Sat Mar 27 13:34:57 CET 2010

Computation (pattern matching) vs. types

Some more non-obvious obvious stuff (NOOS ??).  Ha! I have some NOOS
for you!

Types (in the Haskell sense) give finite, static meaning to your
program.  All the other stuff to know about a program is about
1. loops (recursion) and 2. making decisions (conditionals) which are
necessary to get out of loops and produce terminating computations.

One of the things that really struck me when starting to use typed
programming languages is that types abstract away `if' statements.
You don't see their effect in a function type.  A program looks a lot
simpler when you can abstract away diverging control.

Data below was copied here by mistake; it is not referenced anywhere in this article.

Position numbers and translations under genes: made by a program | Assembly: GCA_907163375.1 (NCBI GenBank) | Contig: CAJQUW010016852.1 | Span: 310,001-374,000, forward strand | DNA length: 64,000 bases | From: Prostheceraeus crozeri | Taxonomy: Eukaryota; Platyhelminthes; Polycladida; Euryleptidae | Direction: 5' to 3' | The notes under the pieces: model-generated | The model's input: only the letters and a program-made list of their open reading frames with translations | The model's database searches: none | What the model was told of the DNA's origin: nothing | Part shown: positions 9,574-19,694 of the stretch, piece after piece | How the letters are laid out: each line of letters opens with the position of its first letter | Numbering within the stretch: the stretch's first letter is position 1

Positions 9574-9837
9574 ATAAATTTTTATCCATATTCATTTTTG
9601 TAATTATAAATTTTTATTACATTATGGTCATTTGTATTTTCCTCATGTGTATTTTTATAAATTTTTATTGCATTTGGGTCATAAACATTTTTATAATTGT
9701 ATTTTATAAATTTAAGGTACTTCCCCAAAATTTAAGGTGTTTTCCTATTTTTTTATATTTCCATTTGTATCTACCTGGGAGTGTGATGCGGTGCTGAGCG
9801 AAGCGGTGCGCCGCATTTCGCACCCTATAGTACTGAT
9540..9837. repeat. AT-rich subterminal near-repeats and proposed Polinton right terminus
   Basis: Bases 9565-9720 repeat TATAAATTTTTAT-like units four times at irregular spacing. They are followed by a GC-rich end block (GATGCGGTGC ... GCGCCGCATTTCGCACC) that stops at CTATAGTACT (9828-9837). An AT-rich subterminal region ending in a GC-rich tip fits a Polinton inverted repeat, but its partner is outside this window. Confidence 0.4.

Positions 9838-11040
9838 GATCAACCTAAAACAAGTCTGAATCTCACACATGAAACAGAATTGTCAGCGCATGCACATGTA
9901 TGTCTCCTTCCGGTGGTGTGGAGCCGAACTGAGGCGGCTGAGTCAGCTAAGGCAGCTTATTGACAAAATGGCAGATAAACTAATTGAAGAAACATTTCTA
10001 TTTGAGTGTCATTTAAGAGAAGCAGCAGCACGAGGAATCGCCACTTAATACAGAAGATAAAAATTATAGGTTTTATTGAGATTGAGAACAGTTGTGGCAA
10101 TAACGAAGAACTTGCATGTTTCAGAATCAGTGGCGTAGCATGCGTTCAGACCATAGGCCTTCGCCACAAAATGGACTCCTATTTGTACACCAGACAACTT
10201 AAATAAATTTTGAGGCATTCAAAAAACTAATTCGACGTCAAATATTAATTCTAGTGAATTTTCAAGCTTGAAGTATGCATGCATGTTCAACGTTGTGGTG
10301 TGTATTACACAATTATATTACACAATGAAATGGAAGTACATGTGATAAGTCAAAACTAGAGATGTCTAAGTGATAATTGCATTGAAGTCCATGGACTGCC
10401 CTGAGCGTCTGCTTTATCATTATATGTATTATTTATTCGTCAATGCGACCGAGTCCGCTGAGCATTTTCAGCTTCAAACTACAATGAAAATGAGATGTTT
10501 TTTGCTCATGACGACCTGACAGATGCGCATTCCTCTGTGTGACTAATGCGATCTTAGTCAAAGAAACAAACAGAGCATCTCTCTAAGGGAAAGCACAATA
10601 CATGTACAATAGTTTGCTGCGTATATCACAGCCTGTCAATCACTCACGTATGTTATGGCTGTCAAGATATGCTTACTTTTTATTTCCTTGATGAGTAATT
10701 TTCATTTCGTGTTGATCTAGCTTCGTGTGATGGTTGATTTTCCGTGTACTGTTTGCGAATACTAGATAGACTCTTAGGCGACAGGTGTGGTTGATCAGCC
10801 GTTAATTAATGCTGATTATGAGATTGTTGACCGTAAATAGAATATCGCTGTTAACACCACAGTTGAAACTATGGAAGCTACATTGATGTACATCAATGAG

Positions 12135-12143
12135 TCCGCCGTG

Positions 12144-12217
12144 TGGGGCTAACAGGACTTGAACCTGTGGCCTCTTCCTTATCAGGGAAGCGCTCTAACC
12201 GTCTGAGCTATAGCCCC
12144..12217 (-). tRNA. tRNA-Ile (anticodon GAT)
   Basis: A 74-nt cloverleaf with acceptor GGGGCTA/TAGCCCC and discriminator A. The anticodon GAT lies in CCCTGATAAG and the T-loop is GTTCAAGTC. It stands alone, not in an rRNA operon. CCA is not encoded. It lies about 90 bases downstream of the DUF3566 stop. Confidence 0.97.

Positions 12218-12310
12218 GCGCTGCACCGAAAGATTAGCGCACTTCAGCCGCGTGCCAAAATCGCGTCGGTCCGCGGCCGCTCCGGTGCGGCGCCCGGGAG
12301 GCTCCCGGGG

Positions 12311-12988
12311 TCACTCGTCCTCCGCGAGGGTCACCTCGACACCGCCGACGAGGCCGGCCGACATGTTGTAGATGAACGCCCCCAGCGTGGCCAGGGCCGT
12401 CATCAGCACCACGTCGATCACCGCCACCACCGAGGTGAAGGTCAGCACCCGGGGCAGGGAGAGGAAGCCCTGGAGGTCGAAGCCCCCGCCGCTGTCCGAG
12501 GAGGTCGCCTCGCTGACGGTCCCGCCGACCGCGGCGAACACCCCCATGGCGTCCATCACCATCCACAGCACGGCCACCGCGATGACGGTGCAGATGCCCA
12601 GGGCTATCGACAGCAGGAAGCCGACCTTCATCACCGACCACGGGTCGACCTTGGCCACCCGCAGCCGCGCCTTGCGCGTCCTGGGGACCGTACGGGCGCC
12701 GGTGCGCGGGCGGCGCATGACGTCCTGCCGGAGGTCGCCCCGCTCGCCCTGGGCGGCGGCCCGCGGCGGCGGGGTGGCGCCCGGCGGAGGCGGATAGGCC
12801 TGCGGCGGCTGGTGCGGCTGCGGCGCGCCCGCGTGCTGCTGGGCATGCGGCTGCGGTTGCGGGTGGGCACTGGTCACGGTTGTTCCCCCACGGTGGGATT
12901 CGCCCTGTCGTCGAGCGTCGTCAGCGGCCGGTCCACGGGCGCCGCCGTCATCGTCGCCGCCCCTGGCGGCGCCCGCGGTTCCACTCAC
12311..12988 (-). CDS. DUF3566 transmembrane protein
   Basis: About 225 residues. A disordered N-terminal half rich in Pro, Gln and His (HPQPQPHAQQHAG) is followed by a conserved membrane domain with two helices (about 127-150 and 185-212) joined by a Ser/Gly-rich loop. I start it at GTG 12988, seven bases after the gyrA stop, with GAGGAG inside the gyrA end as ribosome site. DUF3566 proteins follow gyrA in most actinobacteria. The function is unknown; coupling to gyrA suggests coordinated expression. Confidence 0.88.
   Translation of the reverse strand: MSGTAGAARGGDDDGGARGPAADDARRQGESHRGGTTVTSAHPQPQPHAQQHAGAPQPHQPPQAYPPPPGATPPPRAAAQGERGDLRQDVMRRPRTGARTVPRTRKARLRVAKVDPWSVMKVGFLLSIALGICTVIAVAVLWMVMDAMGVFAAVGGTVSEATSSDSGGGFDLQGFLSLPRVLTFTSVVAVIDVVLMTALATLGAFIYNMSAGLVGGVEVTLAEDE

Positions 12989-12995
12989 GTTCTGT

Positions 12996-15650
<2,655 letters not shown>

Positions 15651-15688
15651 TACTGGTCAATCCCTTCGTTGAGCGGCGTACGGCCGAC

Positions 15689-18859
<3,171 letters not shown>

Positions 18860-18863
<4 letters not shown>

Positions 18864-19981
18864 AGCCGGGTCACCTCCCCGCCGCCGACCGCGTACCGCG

A bit less obvious to me at that time was that they also abstract away
recursion/loops.  You don't see in the types that a function recurses
and so possibly doesn't terminate.

In fact, that is what a type system is: what you can know about a
program (its structure) before running it.  Knowing its full behaviour
is `undecidable'; it can't be captured before running:

    - "infiniteness" comes from recursive functions acting on
      recursive data types = passing through the same control point
      more than once.

    - "decisions" come from conditionals like pattern matching =
      having run-time state influence future control points.

So "what happens inside types" can in general not be determined by the
type system.  Again, to turn this around, the type system says some
limitied thing about what happens at run time.  This limited thing --
the program's static structure -- is the "type".